Everything Happens for a Reason and Other Lies I've Loved
London-born Kate Bowler, a thirty-five year-old professor at the school of divinity at Duke, had
finally had a baby with her childhood sweetheart when she began to feel jabbing pains in her
stomach. She lost thirty pounds, guzzled antacid, and visited doctors for three months before
she was finally diagnosed with Stage IV colon cancer.
As Kate navigates the aftermath of her diagnosis, she pulls the reader into her life and her
history - affectionately filled with a colourful retinue of friends, mega-church preachers,
parents, and doctors - and shares her irreverent, laser-sharp reflections on faith, friendship,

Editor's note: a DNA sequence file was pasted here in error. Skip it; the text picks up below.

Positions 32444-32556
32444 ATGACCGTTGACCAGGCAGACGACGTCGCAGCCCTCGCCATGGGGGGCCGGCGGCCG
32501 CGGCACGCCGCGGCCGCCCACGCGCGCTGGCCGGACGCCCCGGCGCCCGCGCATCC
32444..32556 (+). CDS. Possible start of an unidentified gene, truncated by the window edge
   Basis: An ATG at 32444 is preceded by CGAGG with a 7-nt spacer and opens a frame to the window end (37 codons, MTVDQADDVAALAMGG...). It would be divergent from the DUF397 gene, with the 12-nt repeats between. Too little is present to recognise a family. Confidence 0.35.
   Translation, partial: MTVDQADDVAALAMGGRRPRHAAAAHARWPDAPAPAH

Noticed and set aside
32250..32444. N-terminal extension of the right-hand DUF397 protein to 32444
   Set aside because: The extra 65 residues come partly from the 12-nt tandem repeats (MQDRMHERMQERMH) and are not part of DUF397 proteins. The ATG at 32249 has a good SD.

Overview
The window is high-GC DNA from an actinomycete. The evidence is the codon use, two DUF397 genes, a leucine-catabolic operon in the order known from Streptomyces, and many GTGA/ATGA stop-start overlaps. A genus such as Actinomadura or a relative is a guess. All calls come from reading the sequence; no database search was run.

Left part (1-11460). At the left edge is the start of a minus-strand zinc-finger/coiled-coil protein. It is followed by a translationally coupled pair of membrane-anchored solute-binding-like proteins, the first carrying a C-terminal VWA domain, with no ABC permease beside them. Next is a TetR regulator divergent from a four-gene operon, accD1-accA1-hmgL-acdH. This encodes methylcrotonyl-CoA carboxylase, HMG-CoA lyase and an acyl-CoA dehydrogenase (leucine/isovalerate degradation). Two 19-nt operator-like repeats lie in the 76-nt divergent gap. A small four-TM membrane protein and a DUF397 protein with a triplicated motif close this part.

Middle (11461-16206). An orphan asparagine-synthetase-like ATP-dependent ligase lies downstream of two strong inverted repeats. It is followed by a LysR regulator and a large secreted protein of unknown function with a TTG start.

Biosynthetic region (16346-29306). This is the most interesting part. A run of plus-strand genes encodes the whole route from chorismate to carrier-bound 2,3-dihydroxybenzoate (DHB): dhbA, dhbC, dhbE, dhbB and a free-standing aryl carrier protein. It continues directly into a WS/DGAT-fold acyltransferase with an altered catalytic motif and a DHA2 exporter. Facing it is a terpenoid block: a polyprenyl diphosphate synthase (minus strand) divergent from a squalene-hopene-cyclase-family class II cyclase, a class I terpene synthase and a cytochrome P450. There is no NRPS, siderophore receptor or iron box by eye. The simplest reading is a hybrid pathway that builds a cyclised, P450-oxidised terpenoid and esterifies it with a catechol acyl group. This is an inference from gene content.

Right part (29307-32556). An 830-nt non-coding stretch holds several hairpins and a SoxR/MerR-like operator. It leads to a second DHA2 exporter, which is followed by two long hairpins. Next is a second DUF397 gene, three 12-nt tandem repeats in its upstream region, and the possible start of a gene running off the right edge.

love, and death. She wonders why suffering makes her feel like a loser and explores the burden
of positivity. Trying to relish the time she still has with her son and husband, she realizes she
must cure her habit of 'skipping to the end' and planning the next move. An historian of the
American Prosperity Gospel (the creed of the megachurches that promises believers a cure for
tragedy, if they just want it badly enough) Kate finds that she craves these same 'outrageous
certainties'. Why is it so hard to surrender when she knows there are no spiritual guarantees?
In Everything Happens for Reason we encounter one of the talented, courageous few who - like
Paul Kalanithi - can articulate the grief we feel as we contemplate our own mortality.